It is recommended to provide each chicken with approximately 3 square feet of coop space and 8 square feet of run space.
Both the coop and the run should provide an area that allows the chickens to shelter from strong winds and other harsh weather conditions.
Additionally, each chicken needs space to roost at night. Provide at least 8 inches of roosting bar per chicken.
The sapphire gem is both heat tolerant and cold hardy, which means they do well in both hot and cold climates. This is great for sapphire gem lovers living in very warm or very cold climates.
If you live in a very warm climate, it is extra important that your chickens have access to fresh water and a shady spot they can use get out of the sun.
On the other hand, those in colder climates would be wise to provide their chickens with an area that allows them to get the cold wind off their backs.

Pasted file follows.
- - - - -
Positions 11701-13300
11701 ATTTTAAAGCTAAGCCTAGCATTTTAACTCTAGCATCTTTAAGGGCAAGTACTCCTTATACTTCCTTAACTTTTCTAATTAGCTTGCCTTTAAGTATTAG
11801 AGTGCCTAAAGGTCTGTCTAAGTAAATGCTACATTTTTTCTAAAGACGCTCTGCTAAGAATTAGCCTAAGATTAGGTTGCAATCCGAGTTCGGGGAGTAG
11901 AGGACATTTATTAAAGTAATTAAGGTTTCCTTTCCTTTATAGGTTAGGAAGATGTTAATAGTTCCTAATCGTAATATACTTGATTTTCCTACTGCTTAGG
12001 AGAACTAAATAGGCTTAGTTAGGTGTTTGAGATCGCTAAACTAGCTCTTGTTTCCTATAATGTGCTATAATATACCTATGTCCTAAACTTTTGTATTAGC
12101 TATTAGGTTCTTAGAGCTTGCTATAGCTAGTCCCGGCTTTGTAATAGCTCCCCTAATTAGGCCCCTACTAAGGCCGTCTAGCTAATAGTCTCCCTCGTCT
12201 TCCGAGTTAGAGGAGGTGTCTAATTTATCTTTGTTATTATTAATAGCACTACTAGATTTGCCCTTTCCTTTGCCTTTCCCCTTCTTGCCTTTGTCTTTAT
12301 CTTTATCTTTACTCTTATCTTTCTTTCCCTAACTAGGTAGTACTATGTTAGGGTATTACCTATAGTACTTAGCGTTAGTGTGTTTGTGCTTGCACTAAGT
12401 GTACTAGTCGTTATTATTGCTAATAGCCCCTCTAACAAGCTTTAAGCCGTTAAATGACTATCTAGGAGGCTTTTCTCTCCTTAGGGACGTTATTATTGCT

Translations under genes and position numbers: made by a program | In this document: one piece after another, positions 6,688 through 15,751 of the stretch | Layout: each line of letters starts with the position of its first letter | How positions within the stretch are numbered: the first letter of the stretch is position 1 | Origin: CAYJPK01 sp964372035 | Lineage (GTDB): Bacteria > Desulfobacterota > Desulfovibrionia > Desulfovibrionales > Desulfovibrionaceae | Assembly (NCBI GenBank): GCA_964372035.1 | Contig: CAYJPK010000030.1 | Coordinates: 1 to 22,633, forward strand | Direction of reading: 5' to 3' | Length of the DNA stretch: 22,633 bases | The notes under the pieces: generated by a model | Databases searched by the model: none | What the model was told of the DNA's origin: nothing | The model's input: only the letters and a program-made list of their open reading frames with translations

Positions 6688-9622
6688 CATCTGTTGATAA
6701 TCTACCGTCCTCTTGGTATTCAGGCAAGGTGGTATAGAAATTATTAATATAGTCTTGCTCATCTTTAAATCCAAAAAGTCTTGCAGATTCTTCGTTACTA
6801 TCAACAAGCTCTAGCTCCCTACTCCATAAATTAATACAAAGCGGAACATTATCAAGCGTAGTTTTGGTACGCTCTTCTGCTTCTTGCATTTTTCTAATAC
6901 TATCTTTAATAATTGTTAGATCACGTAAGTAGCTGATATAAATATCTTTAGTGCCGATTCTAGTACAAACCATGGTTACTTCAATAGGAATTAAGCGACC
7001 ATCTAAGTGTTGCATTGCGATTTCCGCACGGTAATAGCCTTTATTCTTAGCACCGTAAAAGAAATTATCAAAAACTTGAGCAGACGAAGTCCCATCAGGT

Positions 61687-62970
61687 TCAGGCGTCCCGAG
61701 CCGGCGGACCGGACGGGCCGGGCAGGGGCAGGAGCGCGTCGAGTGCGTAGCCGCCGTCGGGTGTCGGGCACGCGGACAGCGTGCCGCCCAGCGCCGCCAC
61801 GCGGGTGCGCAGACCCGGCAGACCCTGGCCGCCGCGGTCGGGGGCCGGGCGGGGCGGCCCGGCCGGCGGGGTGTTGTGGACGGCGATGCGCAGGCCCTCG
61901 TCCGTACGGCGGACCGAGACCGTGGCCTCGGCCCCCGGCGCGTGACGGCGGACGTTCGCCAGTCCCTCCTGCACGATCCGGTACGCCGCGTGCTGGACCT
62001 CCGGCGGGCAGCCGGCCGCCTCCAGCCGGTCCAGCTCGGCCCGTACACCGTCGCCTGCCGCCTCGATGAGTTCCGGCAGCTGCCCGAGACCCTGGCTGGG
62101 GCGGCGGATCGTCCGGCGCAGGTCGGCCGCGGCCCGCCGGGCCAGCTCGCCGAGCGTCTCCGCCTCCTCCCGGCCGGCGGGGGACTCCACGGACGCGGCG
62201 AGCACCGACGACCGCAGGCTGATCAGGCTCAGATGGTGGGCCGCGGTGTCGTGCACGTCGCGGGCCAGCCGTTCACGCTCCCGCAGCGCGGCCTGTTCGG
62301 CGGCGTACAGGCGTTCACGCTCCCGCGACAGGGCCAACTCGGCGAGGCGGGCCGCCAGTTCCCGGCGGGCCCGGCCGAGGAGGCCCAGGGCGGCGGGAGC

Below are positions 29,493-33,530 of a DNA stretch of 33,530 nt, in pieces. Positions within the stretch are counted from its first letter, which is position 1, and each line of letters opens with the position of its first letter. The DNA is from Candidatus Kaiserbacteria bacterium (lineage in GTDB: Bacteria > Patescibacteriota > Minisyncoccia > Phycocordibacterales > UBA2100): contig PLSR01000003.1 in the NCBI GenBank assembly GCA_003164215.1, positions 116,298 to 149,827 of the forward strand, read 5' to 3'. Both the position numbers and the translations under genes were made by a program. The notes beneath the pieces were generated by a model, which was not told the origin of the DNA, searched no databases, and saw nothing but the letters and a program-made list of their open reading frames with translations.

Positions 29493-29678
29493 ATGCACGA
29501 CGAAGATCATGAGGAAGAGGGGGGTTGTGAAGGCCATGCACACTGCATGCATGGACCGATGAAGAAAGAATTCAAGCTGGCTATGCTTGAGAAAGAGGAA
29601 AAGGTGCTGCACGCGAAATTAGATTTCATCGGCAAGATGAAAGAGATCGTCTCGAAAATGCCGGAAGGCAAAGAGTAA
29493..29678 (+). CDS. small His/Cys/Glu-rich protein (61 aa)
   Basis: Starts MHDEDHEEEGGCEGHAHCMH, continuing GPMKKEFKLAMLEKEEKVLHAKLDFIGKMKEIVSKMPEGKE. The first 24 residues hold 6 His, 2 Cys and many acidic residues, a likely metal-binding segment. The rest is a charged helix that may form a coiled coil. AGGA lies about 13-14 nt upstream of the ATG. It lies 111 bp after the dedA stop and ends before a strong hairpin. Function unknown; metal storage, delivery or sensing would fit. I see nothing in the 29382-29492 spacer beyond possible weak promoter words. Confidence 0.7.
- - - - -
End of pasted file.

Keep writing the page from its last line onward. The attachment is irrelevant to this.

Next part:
My sapphire gems are always the first to leave the coop after a snow storm. Of course, I have to clear a path for the little princesses, but they don’t mind some snow on their feet.
The sapphire gem makes for an excellent free-range chicken as they are fantastic foragers and are alert and aware of predators.
Mine are always finding the tastiest treats in my backyard. I also notice how closely they follow me or my rooster whenever they are free-ranging.
So, if you love to let your chickens roam free in your backyard, the sapphire gem would work well in your flock.
The sapphire gem chicken is not susceptible to any breed specific health issues.
However, keeping an eye out for common chicken health issues such as mites, lice, respiratory infections, and impacted or sour crop.
Another issue to watch out for, especially if you live in a colder climate, is frost bite on the chicken’s comb. Some recommend using petroleum jelly to prevent frost bite, but coop management is considered to be a better way to deal with the problem.
5 Reasons Why the Sapphire Gem Chicken is One of My Favorite Breeds
- Beautiful feathers
- Great egg layers
- Excellent free-rangers
- Friendly and calm personalities
- Adaptable to many climates